Sleep: the best medicine
Amateur athletes rarely have it as good as the professionals: they need to skilfully organise their time in order to practice their sporting hobby as desired alongside all their other career and day-to-day activities. In the case of endurance sports, even amateur athletes will find that the scope of their training can quickly reach ten hours per week, and these hours of training are frequently scheduled for the early morning or late evening. It’s quite clear what ends up getting a raw deal here: sleep.
But take note: you should never underestimate the importance of sleep during the regeneration process. This is because during the different stages of sleep, important processes take place that motivate the body to perform again. Sufficient sleep is therefore extremely important, especially during periods of intensive training. The professionals show us how: an afternoon nap is part of everyday life for them.
Its importance has long been known
Vernacular wisdom was already able to recognize the importance of restful sleep. “For while they sleep, He provides”, which means that important characteristics and skills come to some people in sleep, whereas others need to work hard for them. It is by no means a coincidence that sleep plays an important role in recovery. Just like food and drink, sleep is also one of the fundamental needs of humans. Good sleep is of great importance for our health – and this also – or especially – applies to athletes.
Sleep has many regenerative functions, it enables the body and mind to go through specific recovery procedures and provides the time span in which the important information received throughout the day is processed. During sleep, there is an increase in the secretion of growth promoting hormones, most of the development processes take place in these hours, nutrients and vital substances are absorbed, and the energy reserves refilled. A minimum amount of sleep is necessary to keep the body functioning both physically and mentally. It is therefore hardly surprising that sleep deprivation is used as a method of torture.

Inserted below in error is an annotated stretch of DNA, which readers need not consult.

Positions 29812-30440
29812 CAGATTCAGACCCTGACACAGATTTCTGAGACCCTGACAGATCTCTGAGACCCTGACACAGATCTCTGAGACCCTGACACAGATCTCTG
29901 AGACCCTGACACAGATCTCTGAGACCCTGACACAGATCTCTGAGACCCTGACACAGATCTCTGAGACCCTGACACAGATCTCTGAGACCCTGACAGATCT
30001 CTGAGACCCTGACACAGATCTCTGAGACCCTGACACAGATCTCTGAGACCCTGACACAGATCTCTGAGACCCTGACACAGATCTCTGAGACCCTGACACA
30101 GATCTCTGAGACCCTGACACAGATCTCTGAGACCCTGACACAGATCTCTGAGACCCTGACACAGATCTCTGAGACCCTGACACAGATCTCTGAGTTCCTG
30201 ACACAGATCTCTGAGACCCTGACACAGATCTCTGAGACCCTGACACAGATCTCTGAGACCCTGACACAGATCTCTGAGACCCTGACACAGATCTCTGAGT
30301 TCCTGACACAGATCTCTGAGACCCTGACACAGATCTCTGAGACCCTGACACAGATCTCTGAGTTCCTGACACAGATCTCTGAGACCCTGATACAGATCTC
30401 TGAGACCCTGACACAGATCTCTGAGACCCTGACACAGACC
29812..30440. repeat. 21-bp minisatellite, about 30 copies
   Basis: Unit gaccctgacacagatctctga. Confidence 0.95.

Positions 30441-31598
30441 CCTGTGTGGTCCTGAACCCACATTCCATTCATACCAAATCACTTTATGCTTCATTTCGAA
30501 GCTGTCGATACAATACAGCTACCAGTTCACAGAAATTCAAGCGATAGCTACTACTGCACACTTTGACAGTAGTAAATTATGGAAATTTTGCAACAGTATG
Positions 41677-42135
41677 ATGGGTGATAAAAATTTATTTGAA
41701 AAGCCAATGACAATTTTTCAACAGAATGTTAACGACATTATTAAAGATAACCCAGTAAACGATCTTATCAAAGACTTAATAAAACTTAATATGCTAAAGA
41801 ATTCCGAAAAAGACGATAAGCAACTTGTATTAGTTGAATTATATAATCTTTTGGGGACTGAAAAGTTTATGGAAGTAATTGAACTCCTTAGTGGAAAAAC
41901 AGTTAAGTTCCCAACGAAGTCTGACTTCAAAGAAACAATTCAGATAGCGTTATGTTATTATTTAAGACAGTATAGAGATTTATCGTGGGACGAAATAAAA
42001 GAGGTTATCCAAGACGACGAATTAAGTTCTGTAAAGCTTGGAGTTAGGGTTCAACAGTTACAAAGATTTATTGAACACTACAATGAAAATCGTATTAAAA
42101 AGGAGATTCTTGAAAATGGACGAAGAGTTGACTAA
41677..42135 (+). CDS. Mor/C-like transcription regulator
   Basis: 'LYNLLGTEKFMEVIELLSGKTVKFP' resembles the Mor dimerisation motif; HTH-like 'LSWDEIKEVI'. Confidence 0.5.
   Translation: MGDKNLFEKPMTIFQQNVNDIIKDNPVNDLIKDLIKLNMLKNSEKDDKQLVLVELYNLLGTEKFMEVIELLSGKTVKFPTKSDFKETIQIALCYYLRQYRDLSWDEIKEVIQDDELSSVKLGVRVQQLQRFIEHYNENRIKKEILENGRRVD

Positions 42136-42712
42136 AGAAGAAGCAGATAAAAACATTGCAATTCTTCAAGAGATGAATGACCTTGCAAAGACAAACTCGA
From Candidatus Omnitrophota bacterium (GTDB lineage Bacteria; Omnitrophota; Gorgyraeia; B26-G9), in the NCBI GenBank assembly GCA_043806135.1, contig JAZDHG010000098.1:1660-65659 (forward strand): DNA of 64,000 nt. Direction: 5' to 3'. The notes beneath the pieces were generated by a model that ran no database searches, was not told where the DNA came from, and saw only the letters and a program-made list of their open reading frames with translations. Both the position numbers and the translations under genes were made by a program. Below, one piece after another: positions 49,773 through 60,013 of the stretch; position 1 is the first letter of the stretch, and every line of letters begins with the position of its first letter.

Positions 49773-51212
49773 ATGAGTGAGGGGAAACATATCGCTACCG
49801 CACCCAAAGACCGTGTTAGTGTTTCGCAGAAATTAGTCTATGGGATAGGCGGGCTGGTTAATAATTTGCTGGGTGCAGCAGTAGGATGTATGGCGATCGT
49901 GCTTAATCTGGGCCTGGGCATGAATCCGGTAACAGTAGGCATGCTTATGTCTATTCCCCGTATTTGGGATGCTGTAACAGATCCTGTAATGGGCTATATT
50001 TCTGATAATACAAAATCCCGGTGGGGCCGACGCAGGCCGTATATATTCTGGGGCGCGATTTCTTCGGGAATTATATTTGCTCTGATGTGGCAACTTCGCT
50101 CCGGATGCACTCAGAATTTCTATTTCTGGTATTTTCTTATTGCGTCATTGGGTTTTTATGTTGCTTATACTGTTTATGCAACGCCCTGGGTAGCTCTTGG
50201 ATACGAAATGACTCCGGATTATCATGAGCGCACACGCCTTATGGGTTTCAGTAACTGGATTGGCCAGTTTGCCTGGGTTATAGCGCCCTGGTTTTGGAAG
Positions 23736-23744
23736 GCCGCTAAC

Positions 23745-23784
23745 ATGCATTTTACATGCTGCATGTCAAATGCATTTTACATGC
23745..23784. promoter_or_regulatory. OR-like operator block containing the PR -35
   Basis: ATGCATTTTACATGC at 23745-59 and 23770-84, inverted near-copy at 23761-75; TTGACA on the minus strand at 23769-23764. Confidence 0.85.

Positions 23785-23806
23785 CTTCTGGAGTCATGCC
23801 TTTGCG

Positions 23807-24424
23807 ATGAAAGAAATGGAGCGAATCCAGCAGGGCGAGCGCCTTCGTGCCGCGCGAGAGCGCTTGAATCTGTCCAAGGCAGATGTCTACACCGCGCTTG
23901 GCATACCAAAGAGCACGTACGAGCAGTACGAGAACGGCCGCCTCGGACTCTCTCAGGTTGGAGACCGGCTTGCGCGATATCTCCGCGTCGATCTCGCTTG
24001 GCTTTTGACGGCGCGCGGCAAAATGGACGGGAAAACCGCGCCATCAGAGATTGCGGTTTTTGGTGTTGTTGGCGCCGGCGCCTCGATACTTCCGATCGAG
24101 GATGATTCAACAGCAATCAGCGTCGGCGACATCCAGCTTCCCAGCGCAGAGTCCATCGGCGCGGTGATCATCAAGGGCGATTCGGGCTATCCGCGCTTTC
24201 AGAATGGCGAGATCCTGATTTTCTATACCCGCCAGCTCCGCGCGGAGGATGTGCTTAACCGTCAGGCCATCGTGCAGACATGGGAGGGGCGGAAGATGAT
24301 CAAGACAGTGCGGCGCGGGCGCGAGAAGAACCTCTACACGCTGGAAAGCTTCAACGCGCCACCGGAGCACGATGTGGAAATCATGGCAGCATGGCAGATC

How much sleep is necessary?
Chronobiology examines the different performance capability of humans depending on the time of day. There are the “larks” among us, who can pull out trees at different times of the day to the “owls”, who are either referred to as “night owls” or “morning grouches”. Whereas some whistle happily in the shower after their morning jog, others need to drag themselves across the seemingly endless stretch between the bed and bathroom.
The problem here is: the individual, very different sleeping and waking behaviours are subjected to rigid social frameworks (e.g. work hours, shift work, school hours, etc.), which are not always compatible with the internal clock. Since the era of industrialisation and the possibility to subjectively extend the day by artificial light, the length of time that people sleep has decreased by an average of two hours.
From a health point of view, a minimum of six hours of sleep per night is assumed to be the necessary minimum today. Most people, however, require 7-8 hours of sleep each night - but sleep less. Whether the need for sleep decreases again in old age is unclear. What is certain, however, is that older people like to get up earlier (“senile bed escape”) and take a short nap more and more frequently during the day.